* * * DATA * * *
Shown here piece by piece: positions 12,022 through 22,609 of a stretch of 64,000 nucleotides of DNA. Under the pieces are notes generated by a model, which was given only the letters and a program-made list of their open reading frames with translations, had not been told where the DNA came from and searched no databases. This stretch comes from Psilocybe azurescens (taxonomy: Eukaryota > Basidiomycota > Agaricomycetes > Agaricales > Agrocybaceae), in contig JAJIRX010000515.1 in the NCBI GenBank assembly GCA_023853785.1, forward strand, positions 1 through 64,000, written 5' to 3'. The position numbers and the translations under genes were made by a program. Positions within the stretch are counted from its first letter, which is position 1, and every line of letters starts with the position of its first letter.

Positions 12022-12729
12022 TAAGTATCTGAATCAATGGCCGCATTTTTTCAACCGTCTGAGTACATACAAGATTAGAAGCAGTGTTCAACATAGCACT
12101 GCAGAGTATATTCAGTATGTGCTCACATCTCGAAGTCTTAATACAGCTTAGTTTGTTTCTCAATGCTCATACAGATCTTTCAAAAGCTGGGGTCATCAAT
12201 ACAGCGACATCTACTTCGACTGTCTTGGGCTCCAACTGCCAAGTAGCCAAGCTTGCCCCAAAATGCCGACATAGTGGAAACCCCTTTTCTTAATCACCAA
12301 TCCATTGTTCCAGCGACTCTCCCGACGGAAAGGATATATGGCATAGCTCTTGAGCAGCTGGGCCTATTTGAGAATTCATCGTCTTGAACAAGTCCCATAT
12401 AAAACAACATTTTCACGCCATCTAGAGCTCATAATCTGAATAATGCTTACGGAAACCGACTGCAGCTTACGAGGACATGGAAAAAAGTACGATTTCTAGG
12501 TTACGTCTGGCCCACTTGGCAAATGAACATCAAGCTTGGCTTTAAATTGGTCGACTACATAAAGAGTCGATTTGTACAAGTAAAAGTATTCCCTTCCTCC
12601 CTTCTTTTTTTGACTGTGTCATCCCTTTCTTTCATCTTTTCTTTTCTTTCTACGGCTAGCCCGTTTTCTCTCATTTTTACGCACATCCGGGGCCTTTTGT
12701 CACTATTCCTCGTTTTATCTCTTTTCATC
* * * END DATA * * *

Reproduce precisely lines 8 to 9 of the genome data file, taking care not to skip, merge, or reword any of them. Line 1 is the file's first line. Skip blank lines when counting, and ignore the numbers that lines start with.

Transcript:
12501 TTACGTCTGGCCCACTTGGCAAATGAACATCAAGCTTGGCTTTAAATTGGTCGACTACATAAAGAGTCGATTTGTACAAGTAAAAGTATTCCCTTCCTCC
12601 CTTCTTTTTTTGACTGTGTCATCCCTTTCTTTCATCTTTTCTTTTCTTTCTACGGCTAGCCCGTTTTCTCTCATTTTTACGCACATCCGGGGCCTTTTGT